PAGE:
WAEGWAN, Republic of Korea – In July 1950 U.S. and South Korean troops finally halted the advance of invading North Korean troops along the banks of the Nakdong River. The natural barrier helped form the bulk of what became known as the Pusan perimeter. Many of the bloodiest battles of the Korean War were fought along the perimeter. This is where Eighth Army Commander Lt. Gen. Walton Walker gave his famous “Stand or Die” order. They stood and many died. Nearly 20,000 Americans were killed or injured as they held the line over the next several months. South Korean loses were higher.
In memory of those who were killed or injured along the Pusan Perimeter, the Republic of Korea government established the Nakdong River Battle Victory Event in Waegwan in 2009, becoming part of the Nakdong River World Peace and Culture Festival in 2011.
The multi-day festival held annually in Oct. features displays of military equipment, a parade, and patriotic performances and is designed to inspire patriotism in the people of South Korea, especially the young, who never experienced the horrors of the Korean War.
Eighth Army participates in the event each year with the bulk of personnel coming from 19th ESC units stationed at nearby Camp Carroll, which is named after Korean War hero Charles F. Carroll who fought and died during the war.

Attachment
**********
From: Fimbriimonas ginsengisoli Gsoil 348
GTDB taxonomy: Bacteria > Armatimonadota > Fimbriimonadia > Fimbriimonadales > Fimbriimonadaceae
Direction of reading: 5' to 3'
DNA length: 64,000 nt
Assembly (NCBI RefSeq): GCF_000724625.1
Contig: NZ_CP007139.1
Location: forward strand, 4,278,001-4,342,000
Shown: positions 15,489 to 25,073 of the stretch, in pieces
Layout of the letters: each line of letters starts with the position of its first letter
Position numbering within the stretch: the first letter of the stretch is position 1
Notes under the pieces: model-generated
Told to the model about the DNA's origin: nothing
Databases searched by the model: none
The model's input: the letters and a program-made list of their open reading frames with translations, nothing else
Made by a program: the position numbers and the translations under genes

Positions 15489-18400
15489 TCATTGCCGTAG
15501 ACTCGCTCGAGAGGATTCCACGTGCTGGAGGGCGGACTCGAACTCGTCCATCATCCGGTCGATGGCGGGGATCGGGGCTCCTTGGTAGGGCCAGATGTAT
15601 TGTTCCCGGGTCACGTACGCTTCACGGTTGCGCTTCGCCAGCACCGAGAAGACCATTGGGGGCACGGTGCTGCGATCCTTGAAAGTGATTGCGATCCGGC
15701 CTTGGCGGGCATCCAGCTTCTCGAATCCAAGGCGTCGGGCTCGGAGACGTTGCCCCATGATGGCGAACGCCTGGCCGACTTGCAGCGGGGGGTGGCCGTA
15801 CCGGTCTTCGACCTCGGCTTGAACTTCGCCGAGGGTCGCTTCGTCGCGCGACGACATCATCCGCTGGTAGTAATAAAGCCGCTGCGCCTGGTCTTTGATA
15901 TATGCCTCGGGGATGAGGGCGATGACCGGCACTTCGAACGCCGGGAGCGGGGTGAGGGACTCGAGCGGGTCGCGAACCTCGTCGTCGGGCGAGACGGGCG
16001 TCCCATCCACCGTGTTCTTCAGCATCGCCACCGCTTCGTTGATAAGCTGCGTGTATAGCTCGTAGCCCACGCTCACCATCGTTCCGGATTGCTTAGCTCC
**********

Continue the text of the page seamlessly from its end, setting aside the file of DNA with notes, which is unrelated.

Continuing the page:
“When we marvel at the strength and effectiveness of the ironclad ROK-U.S. Alliance, it is important to remember, that strength was forged along the banks of the Nakdong River 72 years ago,” said 19th ESC Commander Brig. Gen. Frederick Crist during the opening ceremony.
Before the official festival opening ceremony Republic of Korea, U.S. military and community leaders conducted a small ceremony at the nearby Hill 303 Memorial. Forty-one U.S. Soldiers from 1st Cavalry Division were massacred by North Korean troops on the hill in the early days of the Pusan perimeter.
The Korean War began when North Korea invaded South Korea on June 25, 1950. An armistice ending major hostilities was signed on July 27, 1953, but the war has never officially ended which is why U.S. forces maintain a presence in the Republic of Korea to this day.
It is estimated that 5 million Soldiers and civilians were killed during the Korean War. United Nations forces suffered 550,000 casualties with almost 40,000 Americans killed. This year marks the 72nd anniversary of the war.